Radiation – Aerosol – Cloud Experiment in the Arctic Circle (RACEPAC)

Regions: Inuvialuit Settlement Region

Tags: physical sciences, atmospheric sciences, meteorology, aerosols, cloud

Principal Investigator: Ehrlich, André (1)
Licence Number: 15406
Organization: University of Leipzig
Licensed Year(s): 2014
Issued: Jan 31, 2014
Project Team: André Ehrlich (Principle Investigator, University of Leipzig, Germany), Johannes Schneider (Researcher, Max Planck Institute for Chemistry Mainz, Germany), Ralf Weigelt (Researcher, Institute for Atmospheric Physics, Mainz, Germany), Martina Krämer (Researcher, Forschungszentrum Jülich, Germany), Martin Schnaiter (Researcher, Karlsruhe Institute for Technology, Germany), Olivier Jourdan (Researcher, Laboratoire de Météorologie Physique (LaMP), France), Andreas Herber (Researcher, Alfred Wegener Institute for Polar and Marine Research, Germany), Roland Neuber (Researcher, Alfred Wegener Institute for Polar and Marine Research, Germany)

Objective(s): To improve the understanding of the cloud-related processes in the Arctic atmosphere and knowledge on aerosol properties which act as cloud nuclei is essential as the aerosol particles may change the characteristics of the clouds.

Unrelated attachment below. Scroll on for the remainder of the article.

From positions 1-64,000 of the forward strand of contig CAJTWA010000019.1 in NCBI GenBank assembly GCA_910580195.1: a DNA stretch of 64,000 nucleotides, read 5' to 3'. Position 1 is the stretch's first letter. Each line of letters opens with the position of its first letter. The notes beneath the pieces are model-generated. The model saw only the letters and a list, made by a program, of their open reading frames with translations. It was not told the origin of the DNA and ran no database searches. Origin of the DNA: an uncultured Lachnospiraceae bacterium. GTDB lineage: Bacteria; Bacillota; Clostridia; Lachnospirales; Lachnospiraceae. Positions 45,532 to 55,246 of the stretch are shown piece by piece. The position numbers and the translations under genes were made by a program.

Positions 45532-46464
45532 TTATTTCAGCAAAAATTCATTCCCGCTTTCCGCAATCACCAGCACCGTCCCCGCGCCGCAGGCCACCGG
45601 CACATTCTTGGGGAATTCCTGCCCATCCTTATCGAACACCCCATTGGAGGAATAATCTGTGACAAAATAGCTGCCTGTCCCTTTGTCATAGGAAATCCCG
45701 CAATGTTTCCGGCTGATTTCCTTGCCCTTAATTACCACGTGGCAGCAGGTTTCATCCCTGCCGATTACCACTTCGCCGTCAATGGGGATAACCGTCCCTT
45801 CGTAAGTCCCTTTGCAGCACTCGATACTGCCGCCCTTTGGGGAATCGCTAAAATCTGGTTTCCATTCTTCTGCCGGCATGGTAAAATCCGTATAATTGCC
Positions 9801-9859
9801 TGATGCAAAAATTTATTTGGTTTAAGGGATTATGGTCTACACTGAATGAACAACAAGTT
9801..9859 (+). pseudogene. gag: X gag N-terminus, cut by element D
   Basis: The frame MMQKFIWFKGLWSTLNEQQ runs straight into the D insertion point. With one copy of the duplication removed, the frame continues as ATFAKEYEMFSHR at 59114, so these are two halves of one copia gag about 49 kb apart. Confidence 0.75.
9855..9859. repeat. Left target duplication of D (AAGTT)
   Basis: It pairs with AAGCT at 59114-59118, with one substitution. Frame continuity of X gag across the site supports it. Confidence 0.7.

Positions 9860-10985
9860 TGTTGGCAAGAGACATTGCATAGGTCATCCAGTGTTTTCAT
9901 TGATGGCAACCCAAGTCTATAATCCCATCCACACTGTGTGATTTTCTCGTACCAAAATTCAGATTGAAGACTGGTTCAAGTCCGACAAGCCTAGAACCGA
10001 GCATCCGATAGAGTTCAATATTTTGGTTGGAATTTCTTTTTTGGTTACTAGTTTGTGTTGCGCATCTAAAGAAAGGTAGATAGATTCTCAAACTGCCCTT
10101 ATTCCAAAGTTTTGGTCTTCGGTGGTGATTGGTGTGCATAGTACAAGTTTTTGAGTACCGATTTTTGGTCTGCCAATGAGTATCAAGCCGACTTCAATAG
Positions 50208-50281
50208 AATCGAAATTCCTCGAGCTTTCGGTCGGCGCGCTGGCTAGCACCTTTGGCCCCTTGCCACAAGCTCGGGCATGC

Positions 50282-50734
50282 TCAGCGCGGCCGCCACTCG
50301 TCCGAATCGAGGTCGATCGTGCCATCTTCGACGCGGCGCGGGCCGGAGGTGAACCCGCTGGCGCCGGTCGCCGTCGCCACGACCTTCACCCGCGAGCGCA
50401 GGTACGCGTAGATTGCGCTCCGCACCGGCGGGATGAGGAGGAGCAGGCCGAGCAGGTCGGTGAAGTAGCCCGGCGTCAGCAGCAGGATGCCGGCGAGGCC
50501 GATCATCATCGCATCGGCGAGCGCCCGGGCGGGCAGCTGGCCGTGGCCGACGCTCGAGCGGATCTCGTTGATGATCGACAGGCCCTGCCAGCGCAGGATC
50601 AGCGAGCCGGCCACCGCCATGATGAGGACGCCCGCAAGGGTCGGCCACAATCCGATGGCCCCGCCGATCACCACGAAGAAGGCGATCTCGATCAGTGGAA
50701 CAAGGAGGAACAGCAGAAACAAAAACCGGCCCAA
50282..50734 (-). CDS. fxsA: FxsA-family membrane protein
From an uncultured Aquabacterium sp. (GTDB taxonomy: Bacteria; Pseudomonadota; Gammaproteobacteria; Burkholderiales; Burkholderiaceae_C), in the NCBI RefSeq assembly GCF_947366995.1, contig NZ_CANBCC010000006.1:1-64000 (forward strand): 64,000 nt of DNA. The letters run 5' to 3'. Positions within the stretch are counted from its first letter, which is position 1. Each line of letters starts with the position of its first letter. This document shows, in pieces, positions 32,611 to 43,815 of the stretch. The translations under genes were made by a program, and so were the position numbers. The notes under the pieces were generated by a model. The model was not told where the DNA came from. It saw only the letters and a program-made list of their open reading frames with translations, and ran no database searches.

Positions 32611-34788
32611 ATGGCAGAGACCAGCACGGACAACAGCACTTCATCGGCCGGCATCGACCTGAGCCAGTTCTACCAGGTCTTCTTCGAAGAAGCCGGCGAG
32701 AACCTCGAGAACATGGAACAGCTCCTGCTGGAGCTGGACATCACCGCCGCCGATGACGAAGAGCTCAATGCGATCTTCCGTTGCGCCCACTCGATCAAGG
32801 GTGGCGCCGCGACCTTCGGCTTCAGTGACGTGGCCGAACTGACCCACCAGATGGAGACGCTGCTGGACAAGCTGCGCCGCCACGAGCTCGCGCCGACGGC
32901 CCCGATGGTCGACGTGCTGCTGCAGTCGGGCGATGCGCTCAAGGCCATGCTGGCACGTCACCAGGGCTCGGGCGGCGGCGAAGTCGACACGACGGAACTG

Project Description: These research activities combine investigations of clouds and atmospheric aerosol in the Beaufort Sea. The main aim of the cloud studies is to improve the understanding of the cloud-related processes in the Arctic atmosphere and to use these measurements to improve the performance of regional and global climate models of the Arctic. To understand cloud processes knowledge on aerosol properties which act as cloud nuclei is essential as the aerosol particles may change the characteristics of the clouds. These cloud-aerosol interactions will be studies and aerosol properties characterized.

The research team will perform airborne measurements with two aircrafts, the Polar 5 and Polar 6 owned by Alfred-Wegener Institute for Polar and Marine Research, Germany, and operated by Kenn Borek Air, Canada. The research team has defined two different missions, one with respect to cloud studies (cloud mission) and one with the focus to aerosol measurements in clear sky conditions (clear sky mission).

Cloud Mission: The target of the cloud studies will be low-level stratiform clouds (1000–6000 ft / 300–2000 m). The scientific objective is to observe (from above) and probe (from inside) those clouds. To this purpose, two kinds of flight strategies are required, one for “remote sensing” using solar radiation (observing) and one for “in-situ probing” of the cloud particles (concentration, size, phase, shape), respectively. Having two aircrafts each aircraft is dedicated for one of the two flight strategies, Polar 5 doing “remote sensing” and Polar 6 “in-situ probing”. Synchronizing and collocating the flight tracks of both aircrafts allows the research team to simultaneously sample inside the clouds and do the remote sensing, which is a key improvement in the research. Both kinds of strategies are briefly described below: